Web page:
Comparison between model and experiments

One important ingredient for the above model to explain our experimental results is the correct evaluation of the absorbed optical power Pguide.A (1-Λ). The fraction of laser power absorbed and lost as heat within the disk resonator is calculated by fitting the magnitude of the thermo-optic shift (Fig. 2(c)) on a known resonance, for a typical value of the thermo-optic coefficient (∂n/∂T) taken from the literature (see table). We find that fraction to be 80 ± 5%. Although this value is high, it is in line with optical losses measured in similarly processed straight SiN waveguides (see appendix). Surface scattering has a minor contribution to total optical losses thanks to the minimal surface roughness obtained with our fabrication process.

The evolution of the optical transmission coupled dynamically to temperatures T1 and T2 through Eqs. (1)(4) is obtained numerically over 10 million 1µs time steps, yielding results such as the ones shown in Fig. 4
Fig. 4 Experimental (left) and model (right) results for the normalized optical transmission of a WGM resonator for three distinct pump laser configurations. (a) Experiments and (b) model for an initial blue detuned pump configuration with λ = 1539.35 nm and A⋅Pguide = 77 µW. (c) Experiments and (d) model for the same optical power but with initial laser blue detuning 2 pm greater. (e) Experiments and (f) model for a lower power (A⋅Pguide = 65 µW) and for a detuning similar to (a) and (b). In (b), (d) and (f) the temperature oscillations are on the order of a few Kelvin for T1 and a few tens of mK for T2.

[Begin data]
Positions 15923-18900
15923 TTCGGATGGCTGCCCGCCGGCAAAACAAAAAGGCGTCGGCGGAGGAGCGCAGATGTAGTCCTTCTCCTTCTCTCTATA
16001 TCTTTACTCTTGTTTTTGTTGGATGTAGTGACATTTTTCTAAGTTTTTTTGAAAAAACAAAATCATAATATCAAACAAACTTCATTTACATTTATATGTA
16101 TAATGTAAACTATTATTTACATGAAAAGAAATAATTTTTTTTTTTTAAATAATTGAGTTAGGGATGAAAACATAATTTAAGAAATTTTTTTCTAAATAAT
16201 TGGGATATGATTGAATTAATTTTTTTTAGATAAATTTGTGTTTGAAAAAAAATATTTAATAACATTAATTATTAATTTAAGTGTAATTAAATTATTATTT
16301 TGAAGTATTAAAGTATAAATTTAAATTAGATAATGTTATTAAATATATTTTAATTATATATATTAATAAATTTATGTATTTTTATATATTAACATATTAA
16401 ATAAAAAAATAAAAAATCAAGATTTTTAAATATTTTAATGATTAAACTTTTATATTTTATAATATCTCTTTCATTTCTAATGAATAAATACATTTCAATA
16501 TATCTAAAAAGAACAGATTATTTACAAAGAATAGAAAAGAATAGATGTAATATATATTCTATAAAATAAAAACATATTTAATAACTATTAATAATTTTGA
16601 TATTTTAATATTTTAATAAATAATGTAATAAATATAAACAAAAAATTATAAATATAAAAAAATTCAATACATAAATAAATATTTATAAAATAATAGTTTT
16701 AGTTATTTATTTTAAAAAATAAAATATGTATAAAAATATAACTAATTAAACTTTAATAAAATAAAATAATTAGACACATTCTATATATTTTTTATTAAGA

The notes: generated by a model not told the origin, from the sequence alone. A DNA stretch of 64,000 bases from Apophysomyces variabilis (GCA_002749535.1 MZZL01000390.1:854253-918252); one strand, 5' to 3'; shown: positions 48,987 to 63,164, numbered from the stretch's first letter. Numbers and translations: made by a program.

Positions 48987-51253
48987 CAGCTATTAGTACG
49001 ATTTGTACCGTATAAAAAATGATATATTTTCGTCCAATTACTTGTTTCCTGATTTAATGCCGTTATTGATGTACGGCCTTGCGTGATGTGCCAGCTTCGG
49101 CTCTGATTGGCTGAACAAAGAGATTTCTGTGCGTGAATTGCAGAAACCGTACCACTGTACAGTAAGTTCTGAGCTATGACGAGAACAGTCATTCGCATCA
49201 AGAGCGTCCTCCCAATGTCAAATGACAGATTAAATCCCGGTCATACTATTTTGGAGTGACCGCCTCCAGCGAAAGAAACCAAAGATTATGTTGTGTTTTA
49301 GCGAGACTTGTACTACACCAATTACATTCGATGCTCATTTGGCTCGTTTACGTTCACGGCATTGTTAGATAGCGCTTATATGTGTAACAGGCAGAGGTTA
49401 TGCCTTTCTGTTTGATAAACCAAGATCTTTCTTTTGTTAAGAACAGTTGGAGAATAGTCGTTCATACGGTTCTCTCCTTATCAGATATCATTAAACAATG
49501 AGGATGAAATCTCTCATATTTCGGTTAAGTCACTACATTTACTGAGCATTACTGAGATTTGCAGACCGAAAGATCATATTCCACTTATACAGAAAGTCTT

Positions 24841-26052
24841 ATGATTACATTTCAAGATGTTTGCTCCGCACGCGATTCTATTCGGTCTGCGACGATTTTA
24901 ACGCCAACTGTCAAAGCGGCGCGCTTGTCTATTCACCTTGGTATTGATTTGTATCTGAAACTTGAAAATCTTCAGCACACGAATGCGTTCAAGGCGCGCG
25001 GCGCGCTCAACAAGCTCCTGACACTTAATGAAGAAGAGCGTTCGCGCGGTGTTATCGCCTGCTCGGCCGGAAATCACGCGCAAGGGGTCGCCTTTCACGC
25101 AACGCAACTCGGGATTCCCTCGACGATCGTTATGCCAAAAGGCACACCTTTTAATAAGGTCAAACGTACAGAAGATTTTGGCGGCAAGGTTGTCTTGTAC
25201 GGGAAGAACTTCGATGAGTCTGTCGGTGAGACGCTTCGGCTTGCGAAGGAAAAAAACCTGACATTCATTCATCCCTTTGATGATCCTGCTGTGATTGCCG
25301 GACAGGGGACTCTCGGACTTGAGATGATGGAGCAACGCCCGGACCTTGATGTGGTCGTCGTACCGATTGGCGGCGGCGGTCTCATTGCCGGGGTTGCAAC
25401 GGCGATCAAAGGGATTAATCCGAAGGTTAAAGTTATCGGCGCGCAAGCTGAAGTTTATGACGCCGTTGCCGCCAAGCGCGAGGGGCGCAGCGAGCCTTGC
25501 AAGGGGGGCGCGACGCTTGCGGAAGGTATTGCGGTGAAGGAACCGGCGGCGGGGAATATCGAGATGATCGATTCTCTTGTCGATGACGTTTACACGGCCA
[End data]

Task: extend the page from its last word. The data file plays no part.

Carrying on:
. In this figure, we compare the obtained theoretical results to experimental data. In order to recover the richness of the observed oscillatory behavior, we have selected three distinct experimental configurations, with different laser detuning and laser power. In our fitting procedure, the parameters (∂λres/∂T2) and h are varied until we can fit all three sets of measurements with our model using a single set of parameters. The best fit, shown in Fig. 4, is obtained for (∂λres/∂T2) = 0.227 nm K−1 and h = 500 µm, a height which turns out to match the Si substrate thickness. With these parameters, the disk’s thermal response time τ1 = (m1⋅c1)/G1,2 is 7.15 µs and the substrate volume’s thermal time τ2 = (m2⋅c2)/G2 is 0.58 s. These parameters allow obtaining a very satisfactory agreement between our experimental data and the model, with oscillatory periodic times that span from 0.4 s to 1.4 s in Fig. 4. We also checked that the correct dynamics is reproduced by the model for periodic times going from the millisecond to a few seconds. Figure 5 (a)